The Comparison and the Fallout Continues

If you want to see the difference take a look at the Playback magazine, you see, there was a time we in Toronto had the momentum. Last weekend I could only look back with fond memories of the mutual feelings we had in making “Chicago”. Yes, Toronto was just humping at that time. The stars love it here, it’s clean, it’s safe, it’s not too far off the beaten path, Yorkville is cool to hang out.

We are now seeing the hulk. I remember when the directors guild report was at 9 pages.

SARS was beyond our control, but policy does make a difference.

The ORC committed a sin with Corktown. Those stages were built by a visionary that never even took a paycheque home. Every dime he made went back in to that studio space. Jeffrey Steiner, David Miller and the TEDCO machine roared over MT28.

The movie money is found money, and with the blink of an eye it goes somewhere else. And today that could be Prague, Sydney Australia, Vancouver, etc. The international competition is growing.

Toronto has so much going for it, but studio space is the key to our success.

Check out Playback magazine on the web. And look at the difference in the amount of studio space between Toronto and Vancouver. Vancouver has way over double the amount, plus a real variety. The more space, the more movies. If the producer gets the financial green light, right off the hop he or she is looking for the best available studio space.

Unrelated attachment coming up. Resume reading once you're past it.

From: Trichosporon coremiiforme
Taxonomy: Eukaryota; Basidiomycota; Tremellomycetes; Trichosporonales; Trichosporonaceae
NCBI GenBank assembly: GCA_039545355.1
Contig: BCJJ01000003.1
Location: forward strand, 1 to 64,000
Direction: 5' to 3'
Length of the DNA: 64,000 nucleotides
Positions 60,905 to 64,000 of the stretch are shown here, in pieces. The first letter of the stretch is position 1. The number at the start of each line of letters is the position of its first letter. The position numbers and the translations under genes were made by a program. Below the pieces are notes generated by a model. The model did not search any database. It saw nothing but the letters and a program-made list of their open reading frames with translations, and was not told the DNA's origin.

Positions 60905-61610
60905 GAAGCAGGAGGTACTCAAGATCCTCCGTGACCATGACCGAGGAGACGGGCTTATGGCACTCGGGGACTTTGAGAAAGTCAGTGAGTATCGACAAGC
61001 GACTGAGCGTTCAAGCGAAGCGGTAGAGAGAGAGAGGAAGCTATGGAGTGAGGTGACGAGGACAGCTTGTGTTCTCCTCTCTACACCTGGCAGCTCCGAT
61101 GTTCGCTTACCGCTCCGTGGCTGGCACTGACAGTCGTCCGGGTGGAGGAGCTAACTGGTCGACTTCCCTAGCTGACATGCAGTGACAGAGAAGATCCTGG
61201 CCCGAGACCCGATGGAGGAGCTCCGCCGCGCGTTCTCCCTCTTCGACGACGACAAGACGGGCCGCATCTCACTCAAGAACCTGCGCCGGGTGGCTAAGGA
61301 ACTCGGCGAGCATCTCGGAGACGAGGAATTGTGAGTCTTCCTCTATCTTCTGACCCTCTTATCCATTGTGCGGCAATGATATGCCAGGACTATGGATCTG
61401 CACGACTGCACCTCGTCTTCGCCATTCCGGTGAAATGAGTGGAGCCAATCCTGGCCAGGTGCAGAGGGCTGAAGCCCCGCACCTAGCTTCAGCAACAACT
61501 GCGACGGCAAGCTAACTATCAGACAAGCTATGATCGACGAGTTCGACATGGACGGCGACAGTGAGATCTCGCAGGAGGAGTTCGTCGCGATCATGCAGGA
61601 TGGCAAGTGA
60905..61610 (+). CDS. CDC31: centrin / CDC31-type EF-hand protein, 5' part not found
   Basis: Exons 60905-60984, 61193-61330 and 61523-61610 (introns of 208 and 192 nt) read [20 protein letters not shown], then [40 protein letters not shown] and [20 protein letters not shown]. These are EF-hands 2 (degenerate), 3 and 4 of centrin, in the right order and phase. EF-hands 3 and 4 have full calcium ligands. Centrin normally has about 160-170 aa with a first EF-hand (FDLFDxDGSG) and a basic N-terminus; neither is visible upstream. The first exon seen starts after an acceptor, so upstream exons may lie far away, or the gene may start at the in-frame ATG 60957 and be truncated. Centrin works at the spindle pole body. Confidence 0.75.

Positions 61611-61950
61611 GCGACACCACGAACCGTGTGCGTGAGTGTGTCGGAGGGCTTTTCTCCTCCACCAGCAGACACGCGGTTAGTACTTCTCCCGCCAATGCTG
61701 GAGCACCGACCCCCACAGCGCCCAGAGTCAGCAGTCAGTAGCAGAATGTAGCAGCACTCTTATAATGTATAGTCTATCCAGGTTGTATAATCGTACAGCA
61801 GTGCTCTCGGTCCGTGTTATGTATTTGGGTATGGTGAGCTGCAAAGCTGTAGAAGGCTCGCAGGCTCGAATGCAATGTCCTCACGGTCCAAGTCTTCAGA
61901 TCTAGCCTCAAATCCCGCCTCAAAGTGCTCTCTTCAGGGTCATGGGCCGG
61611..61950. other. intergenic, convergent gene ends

These policy makers think that by attempting to monopolize the studio space and eliminating the competition will give the Filmport a better chance to succeed. That’s not the way it works. The loss of studio space has a cascading economic effect. The net result is exponential loss. For a period of time now many have been without work. For instance many of the carpenters are back doing residential construction. One movie car company closed. Today alone Laird Fx (one of the oldest, if not the oldest special effect companies in T.O.) was seen moving out of their rental shop. And word has it he had to sell the building. Further, he finally had to lay off 9 of his long time highly skilled people. And on and on. The poor directors, set designers, directors of photography, and all down the chain, where do they go? And on and on… the wood supplier… the caterer… the paint supplier…

And all that space with Ken Ferguson is a huge mistake. There are so many producers that will never do business with him again. I quote directly: “once was enough”.

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